In 2001, Director Ron Howard made a movie about the perilous career of John Nash, who won the 1994 Nobel Prize for economics. Nash’s life, as portrayed by the movie, is pretty dark and I have heard that his actual life was even darker. I have heard that his marriage to Alicia was not as stirringly redemptive as the story is told in the movie. It is also entirely possible that the actual John Nash was not as photogenic as Russell Crowe, who played him in the movie, and that Alicia Nash was not as photogenic as Jennifer Connelly.
I don’t care.
I want to think today about their relationship as it is portrayed in the movie, which is all I actually know about it. I want to begin with a few lines that Nash included in his acceptance speech in Stockholm. He said, speaking to Alicia as though she were the only person in the audience, “I am only here tonight because of you. You are the reason I am.”
I’d like to puzzle a little today about how that was true. To my mind, John and Alicia Nash are heroes. Each of them made the very very hard choice about what to do. It isn’t hard, is it, to imagine what it costs to do the hard thing; to take the redemptive action when only your decision to do so is supporting you? Look around your own life. Such occasions are not hard to find. However different—however less daunting—the circumstances are from those the Nashes faced, the choice to do the hard thing, which often enough is the right thing, is the choice that faces us all.
One day, their friend Sol asked Alicia Nash how she was doing, given John’s illness. She began by telling him about John’s symptoms. “No,” said Sol, “How are you?” Here’s what she said.
I think often what I feel is obligation…or guilt over wanting to leave. Rage…against John, against God…and… But then I look at him and I force myself to see the man I married. And he becomes that man. He is transformed into someone that I love and I am transformed into someone who loves him. It’s not all the time, but it’s enough.
A few scenes later, Thomas King, on behalf of the Nobel Committee, tells John that he is being considered for a Nobel prize. He has been sent to make an assessment of Nash, to see whether, if the prize were granted him, he would embarrass the Committee in his acceptance of it. Here’s what he said.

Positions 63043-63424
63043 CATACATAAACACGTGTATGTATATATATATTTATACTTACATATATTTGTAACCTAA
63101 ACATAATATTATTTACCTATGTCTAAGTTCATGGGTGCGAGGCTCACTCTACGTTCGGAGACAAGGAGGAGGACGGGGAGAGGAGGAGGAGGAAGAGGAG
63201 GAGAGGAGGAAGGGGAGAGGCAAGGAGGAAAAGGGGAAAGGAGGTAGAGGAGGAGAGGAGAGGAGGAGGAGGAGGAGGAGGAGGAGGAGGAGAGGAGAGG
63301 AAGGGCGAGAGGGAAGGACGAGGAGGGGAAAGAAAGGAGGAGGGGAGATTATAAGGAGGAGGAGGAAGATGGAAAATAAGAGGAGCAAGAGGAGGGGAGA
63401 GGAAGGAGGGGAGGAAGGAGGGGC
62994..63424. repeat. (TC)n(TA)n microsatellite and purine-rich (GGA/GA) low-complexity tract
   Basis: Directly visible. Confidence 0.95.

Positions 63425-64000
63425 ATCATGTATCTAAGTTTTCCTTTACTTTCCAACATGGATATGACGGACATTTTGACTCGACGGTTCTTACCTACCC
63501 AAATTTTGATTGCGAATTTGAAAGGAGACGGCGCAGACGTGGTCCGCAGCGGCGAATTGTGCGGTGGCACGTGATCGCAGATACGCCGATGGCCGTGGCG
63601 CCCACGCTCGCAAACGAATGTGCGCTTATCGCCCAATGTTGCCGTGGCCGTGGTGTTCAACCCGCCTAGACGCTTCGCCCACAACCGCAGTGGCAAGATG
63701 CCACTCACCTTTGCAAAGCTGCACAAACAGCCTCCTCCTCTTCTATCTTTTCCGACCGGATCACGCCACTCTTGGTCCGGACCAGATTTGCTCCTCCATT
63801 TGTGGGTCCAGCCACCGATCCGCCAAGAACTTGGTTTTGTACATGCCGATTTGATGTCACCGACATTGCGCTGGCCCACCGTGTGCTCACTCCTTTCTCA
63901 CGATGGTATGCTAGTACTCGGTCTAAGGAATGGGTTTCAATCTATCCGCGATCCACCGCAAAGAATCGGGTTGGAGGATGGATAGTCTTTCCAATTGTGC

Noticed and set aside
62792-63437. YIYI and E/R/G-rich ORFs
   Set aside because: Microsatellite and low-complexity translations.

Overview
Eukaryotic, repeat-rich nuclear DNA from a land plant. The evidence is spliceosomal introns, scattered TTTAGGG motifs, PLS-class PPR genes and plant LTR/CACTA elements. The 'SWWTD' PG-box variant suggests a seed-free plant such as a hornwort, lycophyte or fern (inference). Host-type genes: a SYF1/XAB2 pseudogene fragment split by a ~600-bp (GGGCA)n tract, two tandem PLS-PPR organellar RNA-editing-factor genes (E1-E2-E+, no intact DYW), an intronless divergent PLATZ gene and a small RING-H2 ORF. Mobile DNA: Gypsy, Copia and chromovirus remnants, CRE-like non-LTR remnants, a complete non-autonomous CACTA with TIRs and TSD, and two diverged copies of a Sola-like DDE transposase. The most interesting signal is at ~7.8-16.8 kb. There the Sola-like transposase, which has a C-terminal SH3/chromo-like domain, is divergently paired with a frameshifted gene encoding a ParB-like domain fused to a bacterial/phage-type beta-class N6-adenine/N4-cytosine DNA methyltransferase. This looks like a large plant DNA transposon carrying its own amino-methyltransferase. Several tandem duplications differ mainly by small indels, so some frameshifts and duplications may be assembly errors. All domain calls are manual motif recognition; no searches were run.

Would I embarrass you? Yes, it is possible. You see, I am crazy. I take the newer medications, but I still see things that are not here. I just choose not to acknowledge them. Like a diet of the mind, I choose not to indulge certain appetites, like my appetite for patterns; perhaps my appetite to imagine and to dream.
Nash was a paranoid schizophrenic. He saw patterns which were, in the delusional world he entered from time to time, the basis of his heroic service to the U. S. intelligence community. Spymaster Ed Harris is shown here in the middle of one of Nash’s fantasies. Nash’s ability to see patterns no one else could see were at the heart of who he was and very probably contributed in a major way to his recognized work as a mathematician and economic theoretician. “Not indulging” that appetite involved renouncing his core strength. And he didn’t have to do it just once. He had to do it every day. He chose, every day, to refuse to acknowledge a substantial part of the life he saw around him. And these people whose reality he now denied but whom he nevertheless saw around him every day, represented the highest and most heroic deeds he had ever done, the best friend he had ever had, and an enchanting little girl who loved him dearly. And one of the great strengths of the movie is that when he sees them, we see them. We, too, have to choose to know they are not there.
How did Nash do that? It isn’t so hard to see why he would have wanted to. It was his only way to have a life outside a mental institution. What is hard is to see how he was able to. As I see it, Alicia is how he was able to. He made the contribution he made because she made the contribution she made.
What Alicia did seems to me every bit as hard as what John did. The man she was married to at the time she gave that account to Sol, was a bumbler and entirely untrustworthy to boot. He took his antipsychotic meds sometimes and sometimes not. When he did not take them, he succumbed to the fantasies that had seduced him since his years as an undergraduate. He couldn’t be trusted to look after their baby, even briefly. She knew that she herself was not safe from harm when he was in the grip of these fantasies. And she had no way to know it would ever get any better.
Keep that in mind as you are thinking of these two things Alicia said to Sol. The first is “I am transformed into someone who loves him.” And before that, “…He is transformed into someone that I love.” Remarkable! It is not hard to want those transformations to happen, but wanting did not make them happen. For that, we need to go further back. “But then I look at him and I force myself to see the man I married. And he becomes that man.” That’s how it happens.
The second is, “It’s not all the time, but it’s enough.” These wonderful and sustaining “transformations” don’t happen all the time. The judgment that the times they do happen are “enough” is a separate and distinct act of heroism, as I see it. As I wrote that, I wondered how Alicia’s mother felt about the choice Alicia was making—whether Alicia’s mother or any of her friends thought that these hit and miss “transformations” ought to be “enough.”
The story of the Nashes, as Ron Howard tells it, is completely clear about what causes what. John Nash said nothing more than the truth when, in his acceptance speech, he said to Alicia, “You are the reason I am here.” It was Alicia’s “I force myself to see the man I married” which undergirded John’s “I choose not to indulge certain appetites” and it was his refusal to indulge those appetites that took him to Stockholm to receive his Nobel prize.